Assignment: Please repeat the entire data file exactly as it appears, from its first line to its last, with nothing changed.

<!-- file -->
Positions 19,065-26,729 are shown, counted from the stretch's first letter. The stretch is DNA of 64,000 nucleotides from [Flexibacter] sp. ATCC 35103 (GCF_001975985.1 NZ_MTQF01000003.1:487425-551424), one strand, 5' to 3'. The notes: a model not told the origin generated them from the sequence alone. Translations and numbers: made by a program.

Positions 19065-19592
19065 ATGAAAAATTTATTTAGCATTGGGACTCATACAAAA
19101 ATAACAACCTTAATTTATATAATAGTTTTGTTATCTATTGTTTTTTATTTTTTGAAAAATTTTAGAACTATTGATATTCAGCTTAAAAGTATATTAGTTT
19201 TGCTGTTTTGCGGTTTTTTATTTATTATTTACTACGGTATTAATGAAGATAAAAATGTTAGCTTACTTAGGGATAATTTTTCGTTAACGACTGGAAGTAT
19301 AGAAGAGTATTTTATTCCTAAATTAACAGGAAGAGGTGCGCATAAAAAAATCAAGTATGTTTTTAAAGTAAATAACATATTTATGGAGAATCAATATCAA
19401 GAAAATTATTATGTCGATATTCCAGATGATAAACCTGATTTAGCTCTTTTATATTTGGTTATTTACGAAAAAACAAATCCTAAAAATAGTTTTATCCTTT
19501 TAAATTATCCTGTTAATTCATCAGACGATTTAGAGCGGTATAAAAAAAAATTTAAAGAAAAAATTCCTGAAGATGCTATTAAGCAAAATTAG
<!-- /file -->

Positions 19,065-26,729 are shown, counted from the stretch's first letter. The stretch is DNA of 64,000 nucleotides from [Flexibacter] sp. ATCC 35103 (GCF_001975985.1 NZ_MTQF01000003.1:487425-551424), one strand, 5' to 3'. The notes: a model not told the origin generated them from the sequence alone. Translations and numbers: made by a program.

Positions 19065-19592
19065 ATGAAAAATTTATTTAGCATTGGGACTCATACAAAA
19101 ATAACAACCTTAATTTATATAATAGTTTTGTTATCTATTGTTTTTTATTTTTTGAAAAATTTTAGAACTATTGATATTCAGCTTAAAAGTATATTAGTTT
19201 TGCTGTTTTGCGGTTTTTTATTTATTATTTACTACGGTATTAATGAAGATAAAAATGTTAGCTTACTTAGGGATAATTTTTCGTTAACGACTGGAAGTAT
19301 AGAAGAGTATTTTATTCCTAAATTAACAGGAAGAGGTGCGCATAAAAAAATCAAGTATGTTTTTAAAGTAAATAACATATTTATGGAGAATCAATATCAA
19401 GAAAATTATTATGTCGATATTCCAGATGATAAACCTGATTTAGCTCTTTTATATTTGGTTATTTACGAAAAAACAAATCCTAAAAATAGTTTTATCCTTT
19501 TAAATTATCCTGTTAATTCATCAGACGATTTAGAGCGGTATAAAAAAAAATTTAAAGAAAAAATTCCTGAAGATGCTATTAAGCAAAATTAG